Some of Etsy's sellers are concerned over the website's use of AI, which they say harms independent sellers. Dana Gibbs has the story.
GIBBS: As the holiday shopping season approaches this fall, people looking for an extra special gift for their friends and family may pay a visit to the handmade and vintage e-commerce giant Etsy. But even though the site is known for its intricately crafted handmade goods, sellers are sounding the alarm on Etsy’s recent and troubling use of AI.
GIBBS: This trend of seller pushback started at the end of August, when seller Starla Moore of Handmade Alpha Academy coined the movement “#KeepEtsyHuman.” She says the idea is to bring attention to what she calls Etsy’s stray away from authenticity in its user experience, the very thing that made the platform attractive to makers and buyers.
GIBBS: Mattie Boyd, a member of the board of directors and a founding member of the Indie Sellers Guild (also known as ISG) says sellers are not happy with Etsy’s customer service and platform regulation bots, which she claims are doing more harm than good. She also commends Moore on starting the movement.
BOYD: “I think anytime somebody wants to stand up and make a change like that, or try to get their voice heard at Etsy, is a hugely positive development and we're 100% in support of it,” Boyd said.
GIBBS: The ISG believes that the explosion of AI on Etsy is a direct contradiction of the platform’s original motto: Keep Commerce Human.
GIBBS: And Boyd says that her organization is making sure the Etsy sellers are protected, especially when issues arise with the company.
BOYD: “We've been able to come out with recommendations for individuals who have come up against these issues on how best to go about dealing with it based on their circumstances. There's steps that you can take on Etsy to safeguard your right to, for example, during litigation, bring a lawsuit against Etsy.”
BOYD: “We also recently had some contact with the US Senate Commerce Committee relating to a bill that would help regulate online sales platforms where people can say that something is made in the US but it's in fact made in a sweatshop overseas. One of the sponsors of that bill contacted the ISG and was able to use some of the research that we've been doing to inform the drafting of that bill,” she added.
GIBBS: Meanwhile, the #KeepEtsyHuman movement has rehashed not-so-pleasant memories for some Etsy sellers.
GIBBS: Amy Coe owns the digital asset shop SnarkHeart, and she recalls Etsy’s AI shutting her down for using the word “Baltic” to describe the pattern of one of her products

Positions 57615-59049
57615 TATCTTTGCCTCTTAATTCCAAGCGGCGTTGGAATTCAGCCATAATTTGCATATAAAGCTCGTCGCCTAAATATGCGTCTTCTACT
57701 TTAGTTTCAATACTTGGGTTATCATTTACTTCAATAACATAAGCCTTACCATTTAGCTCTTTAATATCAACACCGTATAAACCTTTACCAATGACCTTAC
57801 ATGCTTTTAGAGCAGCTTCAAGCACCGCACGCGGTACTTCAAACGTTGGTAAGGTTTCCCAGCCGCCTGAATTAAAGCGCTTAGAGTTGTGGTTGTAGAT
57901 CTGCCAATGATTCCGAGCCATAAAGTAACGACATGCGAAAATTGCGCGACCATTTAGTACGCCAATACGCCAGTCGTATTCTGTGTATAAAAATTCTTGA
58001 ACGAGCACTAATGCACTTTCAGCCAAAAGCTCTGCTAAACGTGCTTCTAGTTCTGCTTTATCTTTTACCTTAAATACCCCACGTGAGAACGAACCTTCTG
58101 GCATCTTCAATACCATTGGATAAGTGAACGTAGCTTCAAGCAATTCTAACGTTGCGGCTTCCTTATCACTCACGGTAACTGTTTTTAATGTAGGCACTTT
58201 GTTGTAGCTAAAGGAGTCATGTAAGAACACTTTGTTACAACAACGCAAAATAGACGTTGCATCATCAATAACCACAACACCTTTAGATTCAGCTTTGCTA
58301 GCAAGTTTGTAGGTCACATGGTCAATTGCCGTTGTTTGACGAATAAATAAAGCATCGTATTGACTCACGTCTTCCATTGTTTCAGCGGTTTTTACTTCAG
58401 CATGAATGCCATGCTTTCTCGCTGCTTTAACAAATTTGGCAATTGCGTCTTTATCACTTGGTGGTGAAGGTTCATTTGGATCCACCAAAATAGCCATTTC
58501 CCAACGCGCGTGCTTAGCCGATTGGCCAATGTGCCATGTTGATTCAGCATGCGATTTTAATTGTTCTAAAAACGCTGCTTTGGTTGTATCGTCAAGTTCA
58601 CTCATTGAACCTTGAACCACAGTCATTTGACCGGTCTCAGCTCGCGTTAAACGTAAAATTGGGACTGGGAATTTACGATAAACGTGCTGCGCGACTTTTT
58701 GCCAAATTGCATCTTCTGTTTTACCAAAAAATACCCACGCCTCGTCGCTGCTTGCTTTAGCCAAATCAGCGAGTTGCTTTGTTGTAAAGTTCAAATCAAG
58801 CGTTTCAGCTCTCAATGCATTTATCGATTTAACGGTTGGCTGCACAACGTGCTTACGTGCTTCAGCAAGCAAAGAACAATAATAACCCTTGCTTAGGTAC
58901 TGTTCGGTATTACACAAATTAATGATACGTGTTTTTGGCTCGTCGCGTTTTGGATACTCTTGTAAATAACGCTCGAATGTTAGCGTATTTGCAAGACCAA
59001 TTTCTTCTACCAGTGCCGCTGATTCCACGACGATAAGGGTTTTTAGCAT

GIBBS: Others have had trouble with AI removing products that reference their color as amber due to an incident that banned amber teething necklaces in 2019.
GIBBS: And seller Collen Mitchell remembers being threatened by Etsy for claiming one of her products was FDA-approved, even though the statement was true. So after Etsy’s AI deactivated that product listings, Mitchell abandoned the platform.
GIBBS: The list of seller complaints goes on. Here’s Boyd again.
BOYD: “So many sellers and buyers have gotten together, and our voice is loud enough that it just becomes too difficult for Etsy to ignore.”
GIBBS: So far, that’s proving to be true. Just a few days after #KeepEtsyHuman started up, Etsy took two new measures to keep resellers and fee burdens at bay–one measure targets resellers directly, that stating that “listing images must be of the item itself, not a rendering or stock photo” and an initiative called Share & Save, which gives sellers 4% back on their Etsy sales. But Boyd says that can’t be the end of the discussion.
BOYD: “We want Etsy to sit down with its sellers and just open up a channel of communication, which is not something that they’ve been willing to do so far” …“The reality is the interest of sellers and buyers on the platform versus the interests of the owners of the platform have really, over the past few years started to diverge a lot. When sellers and buyers don't have any representation, and Etsy Incorporated makes its decisions, it's not surprising who gets the short end of the stick.”
GIBBS: Ultimately, Boyd says that starting a dialogue will make Etsy a better place for both its corporate team, its sellers, and maybe even its holiday shoppers.
GIBBS: With WFUV news, I’m Dana Gibbs.